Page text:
As Justice Breyer has observed, "[j]udges in different countries increasingly apply somewhat similar legal phrases to somewhat similar circumstances." This article explains why constitutional law is bound to display strong underlying similarities, if not signs of convergence, across subnational and national borders. The explanation is threefold. First, constitutional courts experience a common theoretical need to justify countermajoritarian judicial review. This concern, and the stock responses that courts have developed, amount to a body of generic constitutional theory. Second, for heuristic reasons, courts employ common problem-solving skills in constitutional cases, which together constitute a kind of generic constitutional analysis. Third, courts face overlapping influences, largely not of their own making, that encourage the adoption of similar legal rules. These similarities make up a body of generic constitutional doctrine. In conclusion, the article discusses how constitutional pedagogy should be reformed to take account of these developments, and whether judges can or should resist the advent of generic constitutional law.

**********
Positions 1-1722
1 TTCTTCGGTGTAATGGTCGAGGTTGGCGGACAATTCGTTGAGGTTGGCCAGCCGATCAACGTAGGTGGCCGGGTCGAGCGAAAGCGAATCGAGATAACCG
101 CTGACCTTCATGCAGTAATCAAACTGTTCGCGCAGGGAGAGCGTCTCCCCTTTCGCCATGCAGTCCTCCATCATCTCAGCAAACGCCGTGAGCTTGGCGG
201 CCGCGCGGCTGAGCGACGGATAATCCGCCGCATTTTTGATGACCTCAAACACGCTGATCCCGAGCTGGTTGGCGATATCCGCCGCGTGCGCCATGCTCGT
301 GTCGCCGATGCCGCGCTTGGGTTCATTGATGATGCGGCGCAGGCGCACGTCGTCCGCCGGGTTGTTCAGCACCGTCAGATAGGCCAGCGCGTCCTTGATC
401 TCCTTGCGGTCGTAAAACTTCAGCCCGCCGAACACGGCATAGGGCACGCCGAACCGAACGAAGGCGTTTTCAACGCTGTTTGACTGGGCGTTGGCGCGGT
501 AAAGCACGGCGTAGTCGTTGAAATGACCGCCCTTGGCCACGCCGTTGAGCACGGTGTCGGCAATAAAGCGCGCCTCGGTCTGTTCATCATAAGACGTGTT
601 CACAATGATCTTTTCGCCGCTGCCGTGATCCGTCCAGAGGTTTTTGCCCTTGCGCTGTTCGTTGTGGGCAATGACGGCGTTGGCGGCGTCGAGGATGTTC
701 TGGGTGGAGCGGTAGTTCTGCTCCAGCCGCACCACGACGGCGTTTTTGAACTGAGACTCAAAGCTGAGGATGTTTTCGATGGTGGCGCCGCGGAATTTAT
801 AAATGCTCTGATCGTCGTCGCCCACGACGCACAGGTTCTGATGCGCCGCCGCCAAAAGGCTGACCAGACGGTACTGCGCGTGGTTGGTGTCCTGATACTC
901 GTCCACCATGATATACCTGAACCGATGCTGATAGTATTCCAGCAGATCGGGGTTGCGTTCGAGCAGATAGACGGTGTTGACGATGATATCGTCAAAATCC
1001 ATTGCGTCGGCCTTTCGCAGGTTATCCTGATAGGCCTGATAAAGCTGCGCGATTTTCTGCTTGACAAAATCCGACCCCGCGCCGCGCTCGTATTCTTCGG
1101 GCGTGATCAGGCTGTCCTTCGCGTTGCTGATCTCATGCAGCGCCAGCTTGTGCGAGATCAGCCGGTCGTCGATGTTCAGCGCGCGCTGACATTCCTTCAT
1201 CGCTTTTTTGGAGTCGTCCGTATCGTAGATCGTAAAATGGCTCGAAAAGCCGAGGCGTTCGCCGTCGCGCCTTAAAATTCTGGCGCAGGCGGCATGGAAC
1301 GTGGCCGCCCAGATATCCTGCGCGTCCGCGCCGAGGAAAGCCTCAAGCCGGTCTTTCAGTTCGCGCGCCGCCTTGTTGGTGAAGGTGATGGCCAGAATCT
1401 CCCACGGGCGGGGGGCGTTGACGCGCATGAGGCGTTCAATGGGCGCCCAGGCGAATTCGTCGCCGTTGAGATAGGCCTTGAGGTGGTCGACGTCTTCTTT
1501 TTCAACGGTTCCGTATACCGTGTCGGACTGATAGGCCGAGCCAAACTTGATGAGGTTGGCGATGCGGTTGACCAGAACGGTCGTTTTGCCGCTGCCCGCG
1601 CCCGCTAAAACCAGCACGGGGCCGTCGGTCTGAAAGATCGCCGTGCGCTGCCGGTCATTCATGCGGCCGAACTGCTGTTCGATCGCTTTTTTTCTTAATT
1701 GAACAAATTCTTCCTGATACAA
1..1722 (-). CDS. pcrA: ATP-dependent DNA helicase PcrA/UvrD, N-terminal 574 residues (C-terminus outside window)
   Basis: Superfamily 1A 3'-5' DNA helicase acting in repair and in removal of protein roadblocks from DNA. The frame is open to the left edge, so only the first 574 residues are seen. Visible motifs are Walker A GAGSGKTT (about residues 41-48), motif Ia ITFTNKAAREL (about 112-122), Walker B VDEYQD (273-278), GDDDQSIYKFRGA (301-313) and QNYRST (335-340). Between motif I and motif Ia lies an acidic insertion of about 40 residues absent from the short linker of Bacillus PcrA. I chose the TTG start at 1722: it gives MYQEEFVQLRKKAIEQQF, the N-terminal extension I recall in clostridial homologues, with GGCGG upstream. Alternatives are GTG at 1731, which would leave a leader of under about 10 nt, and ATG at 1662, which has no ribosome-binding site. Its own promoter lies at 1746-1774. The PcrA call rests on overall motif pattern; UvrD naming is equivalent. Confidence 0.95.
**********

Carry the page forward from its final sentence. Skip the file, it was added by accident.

David S. Law, Generic Constitutional Law, 89 Minnesota Law Review, 652–742 (2005).